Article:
Mechanical revolution

There's a sudden fashion in America for 'fixies' - bikes with no gears, no freewheel but just a...

Tales from the peloton, June 16, 2007

Who has what 'gear' is an important topic in the world of cycling. Les Woodland reflects on the important role the gear has played in the sport's history.

There's a sudden fashion in America for 'fixies' - bikes with no gears, no freewheel but just a direct connection between pedals and the back wheel. A track bike, in other words, but with brakes to make them legal. They were the talk of the Seattle bike show.

'Simpler is better' was the catch phrase there - although doubtless few who claim it would go back to the simplicity of solid tyres as well.

The time was, of course, when everyone rode a fixed wheel. Even after freewheels became available - a mechanism and a word given to the world by cycling - many enthusiasts believed there was a superiority both mechanical and athletic in riding a fixed wheel.

"Then gears were allowed in the Tour just before World War II and the speed leaped."

In Britain, where everything in cycling headed in the opposite direction from everywhere else, the sport pretty much limited itself to lone racing against the clock and organisers of early-season events often committed participants to ride on limited gears. Often the rule was imposed for the good of the riders, who in those days used to suffer from the now-vanished ailment of 'Easter knees'. The cycling journals of the 1950s were full of Easter knees.

You'd think the field would creep along, but it was nothing like that: the best could turn a 48 x 18 gear at 125rpm to finish a 25-mile race in less than an hour. To put that in context, and to show how things have developed in 50 years, Lance Armstrong averaged around 108 rpm in flat time-trials in the Tour, turning a gear half as big again (53 x 13).

In France, and the rest of the European continent, riders hadn't raced on fixed wheel on the road almost from the day the freewheel was invented. It was the Tour de France that clung to rules insisting riders had single gears but that was the whimsy of Henri Desgrange, who disliked multiple gearing because, in his view, it detracted from a pure competition between legs and lungs.

When Antonin Magne won the first Tour de France individual time-trial in 1934, he therefore did it on a single gear of 49 x 16. With the ability to turn legs at that speed, it was pedalling speed rather than thigh strength that was seen as producing bike speed. Then gears were allowed in the Tour just before World War II and the speed leaped.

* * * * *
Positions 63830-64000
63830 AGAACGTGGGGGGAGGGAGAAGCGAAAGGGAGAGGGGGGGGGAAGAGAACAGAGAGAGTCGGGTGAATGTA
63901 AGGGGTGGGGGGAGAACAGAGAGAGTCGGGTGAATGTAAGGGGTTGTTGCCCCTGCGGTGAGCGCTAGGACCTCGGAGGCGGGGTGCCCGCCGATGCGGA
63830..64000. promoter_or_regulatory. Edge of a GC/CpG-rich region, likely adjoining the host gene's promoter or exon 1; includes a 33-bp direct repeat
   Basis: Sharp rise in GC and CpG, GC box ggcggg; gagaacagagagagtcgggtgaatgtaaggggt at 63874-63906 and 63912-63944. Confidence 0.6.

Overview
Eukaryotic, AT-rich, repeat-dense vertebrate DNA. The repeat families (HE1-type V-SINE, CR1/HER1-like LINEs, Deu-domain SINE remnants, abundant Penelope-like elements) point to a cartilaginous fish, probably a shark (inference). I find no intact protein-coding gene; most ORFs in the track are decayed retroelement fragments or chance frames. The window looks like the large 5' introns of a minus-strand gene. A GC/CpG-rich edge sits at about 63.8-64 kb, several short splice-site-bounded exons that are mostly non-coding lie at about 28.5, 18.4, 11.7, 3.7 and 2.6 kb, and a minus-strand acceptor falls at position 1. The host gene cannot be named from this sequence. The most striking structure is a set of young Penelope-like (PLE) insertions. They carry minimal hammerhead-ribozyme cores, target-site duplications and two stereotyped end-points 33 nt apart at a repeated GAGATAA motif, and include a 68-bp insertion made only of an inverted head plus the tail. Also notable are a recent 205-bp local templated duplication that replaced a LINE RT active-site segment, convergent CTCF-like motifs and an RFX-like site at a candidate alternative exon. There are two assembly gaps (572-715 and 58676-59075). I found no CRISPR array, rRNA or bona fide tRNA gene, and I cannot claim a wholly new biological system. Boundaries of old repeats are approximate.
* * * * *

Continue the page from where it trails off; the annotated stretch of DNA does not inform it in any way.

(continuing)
After the war, in 1952, another Frenchman, Louison Bobet, slammed his bike into 52 x 14 - pretty much the highest gear that machinery would provide - when he reached the wind-blown final stretch of the Grand Prix des Nations in 1952.

A blonde, 19 year-old whom few had heard of watched with interest as Bobet came from behind to take the podium, thanks to that gear. The next year Jacques Anquetil fitted a single 52-tooth chain ring and a one-step, five-speed freewheel that gave him 14-18.

If any one rider became associated with high gears, it was Anquetil. He made high gears look good. Unlike the others, he stayed in them all the time. Unlike everyone else, he could turn them with a silky smoothness that only the showers of sweat that he shed showed wasn't effortless.

The development shook the components industry. In the 1950s, the derailleur was still less than perfect. Lucien Juy of the French company, Simplex, had made the first modern derailleur in 1938, one on which the jockey wheel moved in and out and backwards and forwards, like a modern gear. But enter a speck of dirt in a vital place and it jammed. Nevertheless, Juy's design became standard in the Tour the moment the ban on derailleurs was lifted.

Simplex then lost ground to Campagnolo, whose gears worked better because Italian engineers thought to offset the pivot of the roller cage so that it could handle a wider range of gears.

Now all that stopped riders was the strength of their legs.

Roger Rivière used 53 x 13 to win a rolling time-trial in the Tour of 1959. By 1963, Raymond Poulidor was riding 53 x 13 - and winning.

Eventually British time-triallists caught up with abroad and they went still higher. Poulidor was one of the strongest riders in the world but quite ordinary British amateurs began to think a chainring three teeth larger was the least they could use. Where time-trials were won once at 125rpm, they were now topped by 56-tooth rings turned at just 80rpm.

Peter Valentine, a coach who devoted his life to a campaign for fast pedalling, used to complain that time-triallists used gears so high that they weren't so much pushing the pedals down as pushing themselves up from the saddle. Bizarrely, not until Freddy Maertens used 55 x 13 in 1976 did Continental professionals get anywhere near what British club riders were using on Sunday mornings.

The 11-sprocket is now here for those who can turn it - although, in the way these things never go in the same direction, the highest gears are available just as professionals have begun to learn the benefits of pedalling. Armstrong started it, out-accelerating Jan Ullrich and the rest of the world in the mountains of the Tour - and only the stupid didn't rethink their habits. If they had reached the limit of their speed by pushing, what were they to lose by trying once more to pedal?

The outcome, coincidental or not, is that speeds have got even higher. Somewhere in another world, Peter Valentine and the ghosts of the 1930s will be rubbing their hands and saying "We told you so!".

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